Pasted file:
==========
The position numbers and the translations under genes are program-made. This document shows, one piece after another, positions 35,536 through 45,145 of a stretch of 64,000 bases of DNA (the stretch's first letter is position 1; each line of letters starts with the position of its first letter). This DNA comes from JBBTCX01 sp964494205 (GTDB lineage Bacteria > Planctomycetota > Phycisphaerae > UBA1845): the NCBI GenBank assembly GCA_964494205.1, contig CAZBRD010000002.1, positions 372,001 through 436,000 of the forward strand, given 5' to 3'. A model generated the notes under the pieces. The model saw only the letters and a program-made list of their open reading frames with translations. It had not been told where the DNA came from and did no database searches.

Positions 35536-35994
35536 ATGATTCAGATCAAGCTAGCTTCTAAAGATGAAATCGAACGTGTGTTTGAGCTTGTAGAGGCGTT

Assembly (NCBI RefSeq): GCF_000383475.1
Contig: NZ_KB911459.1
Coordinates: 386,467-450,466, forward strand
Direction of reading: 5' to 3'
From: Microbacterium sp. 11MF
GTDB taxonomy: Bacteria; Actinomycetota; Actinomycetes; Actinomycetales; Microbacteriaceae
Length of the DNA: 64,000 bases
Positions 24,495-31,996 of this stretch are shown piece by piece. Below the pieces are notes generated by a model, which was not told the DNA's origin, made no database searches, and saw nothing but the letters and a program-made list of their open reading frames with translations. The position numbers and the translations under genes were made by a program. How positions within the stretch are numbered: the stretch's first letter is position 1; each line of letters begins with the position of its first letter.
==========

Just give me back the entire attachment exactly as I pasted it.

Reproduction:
The position numbers and the translations under genes are program-made. This document shows, one piece after another, positions 35,536 through 45,145 of a stretch of 64,000 bases of DNA (the stretch's first letter is position 1; each line of letters starts with the position of its first letter). This DNA comes from JBBTCX01 sp964494205 (GTDB lineage Bacteria > Planctomycetota > Phycisphaerae > UBA1845): the NCBI GenBank assembly GCA_964494205.1, contig CAZBRD010000002.1, positions 372,001 through 436,000 of the forward strand, given 5' to 3'. A model generated the notes under the pieces. The model saw only the letters and a program-made list of their open reading frames with translations. It had not been told where the DNA came from and did no database searches.

Positions 35536-35994
35536 ATGATTCAGATCAAGCTAGCTTCTAAAGATGAAATCGAACGTGTGTTTGAGCTTGTAGAGGCGTT

Assembly (NCBI RefSeq): GCF_000383475.1
Contig: NZ_KB911459.1
Coordinates: 386,467-450,466, forward strand
Direction of reading: 5' to 3'
From: Microbacterium sp. 11MF
GTDB taxonomy: Bacteria; Actinomycetota; Actinomycetes; Actinomycetales; Microbacteriaceae
Length of the DNA: 64,000 bases
Positions 24,495-31,996 of this stretch are shown piece by piece. Below the pieces are notes generated by a model, which was not told the DNA's origin, made no database searches, and saw nothing but the letters and a program-made list of their open reading frames with translations. The position numbers and the translations under genes were made by a program. How positions within the stretch are numbered: the stretch's first letter is position 1; each line of letters begins with the position of its first letter.